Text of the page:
I dress Islamically for a couple of reasons. One is that it makes me feel like a Muslim It’s hard enough for a Muslim convert or immigrant to make the transition to her new status if she is not allowed to dress like a Muslim. That is her identity. Maybe someday when I feel more confident in my Muslim identity, I will take off the hijab. But for now it makes me feel like I belong to my new community. And I treasure that feeling.

Another reason I dress hijab is because it frees me from the obsession that I used to have about how I look. I spent hundreds of dollars a year having my hair cut and colored and hundreds of hours trying to style it. (Of course, now I spend a lot of money on hijabs and time trying to put them on!) And as for my body—well, let’s just say that I don’t have the body I used to and it depressed me having to let others see it. Now that I cover in loose clothing, I might still look big, but I’m not exposing every roll of fat to public view!

But even if I had a spectacular body, I would be relieved to not have to worry about being sexy or desirable enough. Dressing hijab confers a certain dignity on a woman, because as long as she respects herself, she will earn the respect of others. A covered woman also exudes a sense of self-confidence exactly because she’s not worried about what others think of her. She’s dressing for God, not for society. And especially not for men.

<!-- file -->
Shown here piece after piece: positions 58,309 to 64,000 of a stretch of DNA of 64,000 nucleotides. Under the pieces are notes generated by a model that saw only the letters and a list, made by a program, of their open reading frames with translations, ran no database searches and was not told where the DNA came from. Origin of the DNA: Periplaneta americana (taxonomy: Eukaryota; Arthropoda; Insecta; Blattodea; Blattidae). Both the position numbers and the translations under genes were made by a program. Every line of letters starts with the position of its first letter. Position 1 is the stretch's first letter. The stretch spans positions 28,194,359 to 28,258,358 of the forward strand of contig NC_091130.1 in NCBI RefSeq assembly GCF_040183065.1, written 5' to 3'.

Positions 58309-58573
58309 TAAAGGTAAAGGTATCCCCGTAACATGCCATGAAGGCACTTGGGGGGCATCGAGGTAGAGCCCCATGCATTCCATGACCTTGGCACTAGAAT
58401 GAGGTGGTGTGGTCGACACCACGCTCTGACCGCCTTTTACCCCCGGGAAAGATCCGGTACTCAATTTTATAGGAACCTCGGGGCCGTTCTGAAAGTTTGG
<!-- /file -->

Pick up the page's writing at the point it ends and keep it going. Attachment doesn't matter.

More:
I have to be honest and admit that I still care what I look like. I still wear makeup and love to mix and match my hijabs with my outfits. I don’t think that being a Muslim woman means that you have to be ugly. But sometimes I even think that it would be a relief to just wear abayas and forgo makeup. It would certainly make life easier! And I might find that I don’t miss being thought of as attractive. After all, it’s what’s inside that counts.

*Mr. Pipes’ web site is Danielpipes.org.

3 Replies to “What’s the Big Deal About Islamic Clothing?”

  1. I agree, Ellen. The media attention on Muslim women’s clothing is obsessive and rather disturbing. We have to just walk proudly in our hijabs the same way women walk proudly (or not) in their mini skirts. Let people look. Most of the time (at least in my experience), they are genuinely curious and may even be attracted to your air of confidence with your clothes, body and mind.

  2. Some people have argued that many (secular) men who are prejudiced against homosexuals are secretly gay themselves. I wonder if something similar is going on with Islamic clothing — are some people who are outwardly anti-hijab secretly hijab-envious?

    1. At the least, I think they’re curious. Especially when they get to know a Muslim woman who is confident and seems liberated. They think, “How can a woman who wears a hijab be happy??”

      Wearing hijab (which means the entire outfit, not just the scarf) can be liberating and satisfying. But bottom line: it also makes you feel connected to God, and that’s a great feeling in itself.